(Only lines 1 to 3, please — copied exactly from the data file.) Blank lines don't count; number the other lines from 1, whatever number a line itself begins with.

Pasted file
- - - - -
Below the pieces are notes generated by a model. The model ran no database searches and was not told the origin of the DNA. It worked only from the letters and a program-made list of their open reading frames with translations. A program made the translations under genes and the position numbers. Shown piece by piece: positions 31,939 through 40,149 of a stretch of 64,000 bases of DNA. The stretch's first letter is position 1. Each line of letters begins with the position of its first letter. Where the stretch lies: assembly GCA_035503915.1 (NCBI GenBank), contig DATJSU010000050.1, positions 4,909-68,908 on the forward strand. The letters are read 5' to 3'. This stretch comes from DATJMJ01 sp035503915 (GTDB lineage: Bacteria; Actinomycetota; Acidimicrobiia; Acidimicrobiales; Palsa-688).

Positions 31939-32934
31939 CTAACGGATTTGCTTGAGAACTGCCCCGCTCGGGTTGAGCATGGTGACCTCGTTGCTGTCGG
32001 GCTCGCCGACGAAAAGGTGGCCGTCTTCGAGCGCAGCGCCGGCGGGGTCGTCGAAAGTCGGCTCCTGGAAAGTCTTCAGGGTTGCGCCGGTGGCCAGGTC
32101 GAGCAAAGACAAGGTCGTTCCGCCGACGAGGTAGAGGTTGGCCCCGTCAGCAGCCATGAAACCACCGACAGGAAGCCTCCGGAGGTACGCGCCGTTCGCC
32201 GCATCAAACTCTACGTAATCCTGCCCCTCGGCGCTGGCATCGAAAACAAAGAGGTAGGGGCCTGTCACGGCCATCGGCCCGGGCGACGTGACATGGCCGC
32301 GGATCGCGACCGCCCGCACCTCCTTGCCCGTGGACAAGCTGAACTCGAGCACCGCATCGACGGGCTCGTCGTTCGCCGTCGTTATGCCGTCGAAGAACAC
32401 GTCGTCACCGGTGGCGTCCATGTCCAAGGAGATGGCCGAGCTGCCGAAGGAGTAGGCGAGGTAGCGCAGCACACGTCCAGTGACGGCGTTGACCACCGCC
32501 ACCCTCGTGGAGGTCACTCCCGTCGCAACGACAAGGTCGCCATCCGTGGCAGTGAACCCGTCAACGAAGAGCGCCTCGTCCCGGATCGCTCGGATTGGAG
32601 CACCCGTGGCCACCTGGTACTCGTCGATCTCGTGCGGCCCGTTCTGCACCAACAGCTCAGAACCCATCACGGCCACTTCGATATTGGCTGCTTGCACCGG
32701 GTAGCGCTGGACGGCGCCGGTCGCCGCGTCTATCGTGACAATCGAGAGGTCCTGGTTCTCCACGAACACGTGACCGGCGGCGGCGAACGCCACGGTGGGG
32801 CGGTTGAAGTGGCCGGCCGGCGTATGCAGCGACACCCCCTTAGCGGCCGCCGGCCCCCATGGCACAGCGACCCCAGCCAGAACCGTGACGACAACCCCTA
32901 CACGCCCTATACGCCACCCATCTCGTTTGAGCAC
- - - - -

Below the pieces are notes generated by a model. The model ran no database searches and was not told the origin of the DNA. It worked only from the letters and a program-made list of their open reading frames with translations. A program made the translations under genes and the position numbers. Shown piece by piece: positions 31,939 through 40,149 of a stretch of 64,000 bases of DNA. The stretch's first letter is position 1. Each line of letters begins with the position of its first letter. Where the stretch lies: assembly GCA_035503915.1 (NCBI GenBank), contig DATJSU010000050.1, positions 4,909-68,908 on the forward strand. The letters are read 5' to 3'. This stretch comes from DATJMJ01 sp035503915 (GTDB lineage: Bacteria; Actinomycetota; Acidimicrobiia; Acidimicrobiales; Palsa-688).

Positions 31939-32934
31939 CTAACGGATTTGCTTGAGAACTGCCCCGCTCGGGTTGAGCATGGTGACCTCGTTGCTGTCGG